How the New Foursquare Factors into Your Reputation Management Strategy


If you haven’t “checked in” on Foursquare lately, now is the time. Our SM3 team swears by the mobile app – it’s a perfect storm of engagement. The app gets loyal brand advocates to compete over becoming a location’s “mayor” while attracting new guests with its built in “tips,” or mini-reviews. But Foursquare is making big changes to challenge Yelp as the go-to restaurant review app. Are you ready?

What’s Changing About Foursquare?

Foursquare is rebranding in a major way, and yes, it will affect your restaurant. The traditional Foursquare experience where guests “check-in” to locations and alert their friends is now located in a totally new app, called Swarm.  Guests will be able to post status updates about their location and see who is nearby from that application.

The Foursquare app, on the other hand, is now focused on creating a customized experience for guests to find new venues in their local areas. The “tips” section will take greater prominence – which means Foursquare should become an important part of your reputation management strategy. But if you are just starting out and don’t have many tips, good news — the new Foursquare also allows business owners to write their own tips. It’ll show up in its own dedicated section separate from guest reviews. You can also post specials, like Happy Hours, in this area. Incidentally, if you use Fishbowl’s Local Email solution, you can post your mailings directly to Foursquare’s tips section now.

The new Foursquare app also introduces guest “tastes” to the equation. For example, if a guest tells Foursquare it loves locations with outdoor seating, every time he logs in Foursquare will flag nearby restaurants with patios. This information is pulled from the tips, both ones you write yourself and ones guests leave  – the more guests rave about your fabulous patio, the more likely Foursquare will automatically identify your restaurant as a hotspot for those that love eating al fresco, and the more likely Foursquare users will have your restaurant pointed out to them. From there guests can make reservations through OpenTable, order takeout, or simply review a restaurant’s information.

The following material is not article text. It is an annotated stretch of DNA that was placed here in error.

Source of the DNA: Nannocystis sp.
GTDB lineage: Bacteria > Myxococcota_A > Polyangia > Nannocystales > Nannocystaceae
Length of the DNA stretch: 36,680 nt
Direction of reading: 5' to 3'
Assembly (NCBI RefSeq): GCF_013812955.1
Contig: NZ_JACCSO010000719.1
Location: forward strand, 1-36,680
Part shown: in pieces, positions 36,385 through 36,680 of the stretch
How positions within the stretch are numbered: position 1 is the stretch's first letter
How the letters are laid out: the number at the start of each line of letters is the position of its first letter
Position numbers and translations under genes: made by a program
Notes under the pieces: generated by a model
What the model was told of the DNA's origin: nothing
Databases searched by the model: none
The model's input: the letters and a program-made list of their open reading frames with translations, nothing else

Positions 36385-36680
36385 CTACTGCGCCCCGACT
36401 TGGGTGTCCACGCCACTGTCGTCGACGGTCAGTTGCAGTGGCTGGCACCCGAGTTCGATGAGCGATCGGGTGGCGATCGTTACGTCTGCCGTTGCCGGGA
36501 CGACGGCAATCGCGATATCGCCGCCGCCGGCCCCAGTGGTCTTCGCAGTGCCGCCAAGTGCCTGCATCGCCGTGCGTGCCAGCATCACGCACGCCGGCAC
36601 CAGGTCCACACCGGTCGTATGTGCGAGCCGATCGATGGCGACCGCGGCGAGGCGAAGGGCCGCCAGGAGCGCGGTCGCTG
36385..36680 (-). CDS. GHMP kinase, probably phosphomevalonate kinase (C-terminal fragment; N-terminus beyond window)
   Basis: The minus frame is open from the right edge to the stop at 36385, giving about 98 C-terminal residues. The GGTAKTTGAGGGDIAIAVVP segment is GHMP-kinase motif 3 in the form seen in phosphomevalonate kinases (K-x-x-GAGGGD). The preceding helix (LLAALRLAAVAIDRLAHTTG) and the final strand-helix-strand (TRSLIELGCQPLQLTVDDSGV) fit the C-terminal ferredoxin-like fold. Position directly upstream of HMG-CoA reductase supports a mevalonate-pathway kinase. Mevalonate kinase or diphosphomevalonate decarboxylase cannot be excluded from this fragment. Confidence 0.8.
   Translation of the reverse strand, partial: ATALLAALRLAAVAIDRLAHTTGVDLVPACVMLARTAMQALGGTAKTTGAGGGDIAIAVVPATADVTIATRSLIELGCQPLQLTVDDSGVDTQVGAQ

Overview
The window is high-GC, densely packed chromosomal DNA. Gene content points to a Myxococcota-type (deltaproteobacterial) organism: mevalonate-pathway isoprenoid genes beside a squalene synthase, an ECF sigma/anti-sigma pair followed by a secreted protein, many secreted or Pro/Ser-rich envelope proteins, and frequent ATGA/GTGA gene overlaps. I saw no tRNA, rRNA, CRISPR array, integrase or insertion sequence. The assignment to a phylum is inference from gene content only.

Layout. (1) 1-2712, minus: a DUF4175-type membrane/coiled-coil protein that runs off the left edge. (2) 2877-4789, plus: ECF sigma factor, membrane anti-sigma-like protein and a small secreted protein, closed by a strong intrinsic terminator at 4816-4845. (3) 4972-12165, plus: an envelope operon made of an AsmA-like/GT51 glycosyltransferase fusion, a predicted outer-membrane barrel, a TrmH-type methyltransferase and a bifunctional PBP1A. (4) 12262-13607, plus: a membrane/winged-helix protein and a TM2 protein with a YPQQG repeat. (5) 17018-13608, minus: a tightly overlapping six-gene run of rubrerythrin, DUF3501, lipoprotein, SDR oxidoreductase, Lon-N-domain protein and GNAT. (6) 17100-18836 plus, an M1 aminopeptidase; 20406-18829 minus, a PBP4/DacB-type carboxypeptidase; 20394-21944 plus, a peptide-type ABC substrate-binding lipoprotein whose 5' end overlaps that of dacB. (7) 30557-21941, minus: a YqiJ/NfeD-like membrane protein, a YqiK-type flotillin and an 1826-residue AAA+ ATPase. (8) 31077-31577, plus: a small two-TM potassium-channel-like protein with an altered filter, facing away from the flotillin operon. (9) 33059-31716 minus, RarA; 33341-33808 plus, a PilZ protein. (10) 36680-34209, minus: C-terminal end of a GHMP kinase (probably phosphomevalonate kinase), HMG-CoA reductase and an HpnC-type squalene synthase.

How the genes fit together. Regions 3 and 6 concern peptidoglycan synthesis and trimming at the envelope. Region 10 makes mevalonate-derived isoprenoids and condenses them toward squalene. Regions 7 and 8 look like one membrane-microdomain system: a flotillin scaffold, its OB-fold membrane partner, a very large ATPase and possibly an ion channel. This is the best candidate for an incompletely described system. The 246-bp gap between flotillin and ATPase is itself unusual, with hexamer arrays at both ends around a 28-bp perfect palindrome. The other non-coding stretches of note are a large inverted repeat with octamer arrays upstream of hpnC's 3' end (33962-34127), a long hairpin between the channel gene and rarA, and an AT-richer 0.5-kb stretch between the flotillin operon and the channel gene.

What Does That Mean for My Place?


When it comes to check-ins, you don’t have to do anything. Swarm and Foursquare will interact seamlessly, meaning guests can still “check in” through Foursquare and receive any offers you have available through Swarm. However, if you have any specials or benefits for location “mayors,” you should know that Swarm only lets friends compete among themselves for mayorship. That means there are now multiple mayors among different groups of people, making it a far less unique title. Adjust your marketing accordingly. The number of “mayors” could be quite high now.

It’s also important to make sure, as the new Foursquare app takes over, that your restaurant has a vibrant list of “tastes.” If a guest is specifically looking for lunch on a patio, you’ll want to make sure they can find you by the “outdoor seating” taste! Follow these steps for maximum impact on Foursquare:

  • Make sure your restaurant is listed under all relevant categories — this includes very general goals like finding a great lunch, coffee, or nightlife hotspot.
  • Write tips filled with descriptive keywords, such as popular menu items, your bottomless brunch, or signature cocktails. Look at tips your guests have already left to see what they focus on; Foursquare will pay more attention to keywords they see repeatedly.
  • Update your tips section periodically with news, events, new menu items, etc: they will feature prominently on your page every time a guest looks at your restaurant in Foursquare. If you haven’t already, add a special. It’ll be the first thing guests see, and a great deal will be far more likely to drive guests into your place!



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